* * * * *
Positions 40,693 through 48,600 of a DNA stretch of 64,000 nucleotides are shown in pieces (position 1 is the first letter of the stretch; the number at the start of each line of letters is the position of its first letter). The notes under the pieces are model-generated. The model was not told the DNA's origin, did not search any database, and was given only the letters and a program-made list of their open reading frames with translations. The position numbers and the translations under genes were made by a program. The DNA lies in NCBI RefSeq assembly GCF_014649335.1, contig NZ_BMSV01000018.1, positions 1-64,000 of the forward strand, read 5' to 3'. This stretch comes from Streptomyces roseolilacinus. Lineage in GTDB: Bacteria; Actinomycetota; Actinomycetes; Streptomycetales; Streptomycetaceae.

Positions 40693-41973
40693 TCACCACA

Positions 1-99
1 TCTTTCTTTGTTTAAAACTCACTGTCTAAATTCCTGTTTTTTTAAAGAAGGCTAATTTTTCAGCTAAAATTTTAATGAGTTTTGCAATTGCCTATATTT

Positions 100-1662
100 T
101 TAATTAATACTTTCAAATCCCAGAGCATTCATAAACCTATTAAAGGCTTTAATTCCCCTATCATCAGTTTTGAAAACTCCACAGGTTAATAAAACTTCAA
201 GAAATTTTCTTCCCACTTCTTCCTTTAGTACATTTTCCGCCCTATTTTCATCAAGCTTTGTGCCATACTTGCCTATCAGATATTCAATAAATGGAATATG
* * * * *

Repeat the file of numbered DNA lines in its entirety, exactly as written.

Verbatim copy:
Positions 40,693 through 48,600 of a DNA stretch of 64,000 nucleotides are shown in pieces (position 1 is the first letter of the stretch; the number at the start of each line of letters is the position of its first letter). The notes under the pieces are model-generated. The model was not told the DNA's origin, did not search any database, and was given only the letters and a program-made list of their open reading frames with translations. The position numbers and the translations under genes were made by a program. The DNA lies in NCBI RefSeq assembly GCF_014649335.1, contig NZ_BMSV01000018.1, positions 1-64,000 of the forward strand, read 5' to 3'. This stretch comes from Streptomyces roseolilacinus. Lineage in GTDB: Bacteria; Actinomycetota; Actinomycetes; Streptomycetales; Streptomycetaceae.

Positions 40693-41973
40693 TCACCACA

Positions 1-99
1 TCTTTCTTTGTTTAAAACTCACTGTCTAAATTCCTGTTTTTTTAAAGAAGGCTAATTTTTCAGCTAAAATTTTAATGAGTTTTGCAATTGCCTATATTT

Positions 100-1662
100 T
101 TAATTAATACTTTCAAATCCCAGAGCATTCATAAACCTATTAAAGGCTTTAATTCCCCTATCATCAGTTTTGAAAACTCCACAGGTTAATAAAACTTCAA
201 GAAATTTTCTTCCCACTTCTTCCTTTAGTACATTTTCCGCCCTATTTTCATCAAGCTTTGTGCCATACTTGCCTATCAGATATTCAATAAATGGAATATG